Cost and variant concerns
Latka also pointed to cost and sustainment considerations when it comes to putting a new adaptive engine in the single-engine F-35.
“If you have two engine configurations out there, you need to have two sustainment infrastructures to support them,” Latka said. “That doesn’t just mean facilities — different depots, different support equipment. It also means two different sustainment engineering organizations because you’re managing multiple configurations. It means tooling, support equipment, training, repairs — all of that has to be somewhat duplicated.”
Tweedie said GE’s adaptive engine could help bring the F-35′s sustainment costs under control. “When you start saving 25% fuel burn and you start moving the needle on durability, that can really translate into life-cycle cost savings over the long term.”
But there’s an issue that could drive up the costs of an adaptive engine: The current offerings don’t fit in all three versions of the F-35.
GE and Pratt & Whitney’s adaptive engines will fit in the F-35A, which the Air Force flies. GE said its engine will also fit in the F-35C aircraft carrier variant, which the Navy and the Marine Corps operate. But the engines currently wouldn’t work in the Marines’ F-35B short-takeoff-and-vertical-landing aircraft.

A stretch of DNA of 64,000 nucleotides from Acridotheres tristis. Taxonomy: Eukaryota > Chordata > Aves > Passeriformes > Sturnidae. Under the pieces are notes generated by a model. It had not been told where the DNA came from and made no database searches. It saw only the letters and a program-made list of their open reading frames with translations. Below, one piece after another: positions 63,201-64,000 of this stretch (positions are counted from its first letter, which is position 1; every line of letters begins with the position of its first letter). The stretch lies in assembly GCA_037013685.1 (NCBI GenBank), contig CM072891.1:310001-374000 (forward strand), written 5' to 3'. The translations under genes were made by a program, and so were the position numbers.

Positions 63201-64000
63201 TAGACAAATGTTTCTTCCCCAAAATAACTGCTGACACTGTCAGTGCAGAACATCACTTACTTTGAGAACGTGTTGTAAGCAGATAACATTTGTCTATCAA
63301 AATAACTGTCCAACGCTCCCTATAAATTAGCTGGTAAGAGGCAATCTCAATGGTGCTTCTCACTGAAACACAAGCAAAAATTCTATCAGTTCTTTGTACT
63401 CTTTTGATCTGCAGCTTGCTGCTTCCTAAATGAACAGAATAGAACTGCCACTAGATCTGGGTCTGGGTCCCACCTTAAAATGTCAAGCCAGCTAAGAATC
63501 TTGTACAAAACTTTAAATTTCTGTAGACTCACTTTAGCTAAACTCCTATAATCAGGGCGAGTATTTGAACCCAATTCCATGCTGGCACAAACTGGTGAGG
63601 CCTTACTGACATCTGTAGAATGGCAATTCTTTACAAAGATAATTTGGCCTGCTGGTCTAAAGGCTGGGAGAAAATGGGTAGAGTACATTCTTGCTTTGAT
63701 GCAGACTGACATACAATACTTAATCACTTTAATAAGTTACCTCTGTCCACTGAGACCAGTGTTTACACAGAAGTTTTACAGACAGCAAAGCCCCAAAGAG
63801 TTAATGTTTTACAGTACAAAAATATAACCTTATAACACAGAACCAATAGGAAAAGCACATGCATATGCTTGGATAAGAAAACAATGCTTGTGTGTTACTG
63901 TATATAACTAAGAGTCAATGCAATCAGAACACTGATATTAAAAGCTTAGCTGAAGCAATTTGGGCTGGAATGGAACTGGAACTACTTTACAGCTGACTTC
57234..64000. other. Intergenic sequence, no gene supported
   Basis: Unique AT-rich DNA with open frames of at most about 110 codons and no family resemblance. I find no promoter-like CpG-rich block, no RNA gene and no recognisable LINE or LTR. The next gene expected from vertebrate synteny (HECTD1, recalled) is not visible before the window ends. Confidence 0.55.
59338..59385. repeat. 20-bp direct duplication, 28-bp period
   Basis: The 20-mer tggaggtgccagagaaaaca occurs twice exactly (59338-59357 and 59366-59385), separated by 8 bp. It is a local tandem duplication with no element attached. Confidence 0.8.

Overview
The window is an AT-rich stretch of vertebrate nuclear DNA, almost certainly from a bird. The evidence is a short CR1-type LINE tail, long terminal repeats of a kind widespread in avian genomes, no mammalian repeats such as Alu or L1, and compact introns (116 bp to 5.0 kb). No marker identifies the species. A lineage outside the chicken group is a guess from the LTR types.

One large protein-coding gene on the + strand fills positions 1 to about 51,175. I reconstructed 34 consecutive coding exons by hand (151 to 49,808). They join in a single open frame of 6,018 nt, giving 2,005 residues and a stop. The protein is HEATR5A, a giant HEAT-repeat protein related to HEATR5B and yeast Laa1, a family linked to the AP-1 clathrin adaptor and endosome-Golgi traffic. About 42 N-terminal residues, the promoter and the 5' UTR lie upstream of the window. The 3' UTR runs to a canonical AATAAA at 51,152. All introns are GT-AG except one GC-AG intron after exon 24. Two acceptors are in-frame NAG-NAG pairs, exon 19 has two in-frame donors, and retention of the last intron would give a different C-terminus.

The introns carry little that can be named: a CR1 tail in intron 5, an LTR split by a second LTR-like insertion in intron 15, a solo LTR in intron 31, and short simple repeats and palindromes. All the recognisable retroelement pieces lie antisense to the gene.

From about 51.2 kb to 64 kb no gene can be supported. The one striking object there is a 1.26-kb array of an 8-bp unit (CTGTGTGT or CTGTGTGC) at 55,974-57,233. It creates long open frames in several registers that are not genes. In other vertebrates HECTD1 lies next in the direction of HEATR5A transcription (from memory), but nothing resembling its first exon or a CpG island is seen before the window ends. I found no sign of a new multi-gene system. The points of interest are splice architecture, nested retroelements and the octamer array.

Pratt & Whitney said all three F-35 variants could adopt the upgraded F135 under the Enhanced Engine Program, or EEP, requiring minimal testing and changes to the airframe for integration.
Greg Hayes, chief executive of Raytheon Technologies, which owns Pratt & Whitney, raised doubts last fall the Air Force could afford the development of an adaptive engine given the variant restrictions.
Fick has also expressed skepticism about whether an adaptive engine could work in F-35s other than the “A” model, which would mean the Air Force would have to shoulder its full cost. Air Force Magazine reported in September Fick said an AETP engine would “require significant modifications” to fit in an F-35C, and called it “completely a non-starter” for the F-35B.
But Tweedie said that’s a solvable issue, and GE is now trying to figure out how to create a version of the adaptive engine that would fit in an F-35B. An engineering study on an adaptive F-35B engine is underway with the Marine Corps, he said, in hopes it yields information on potential performance by this fall.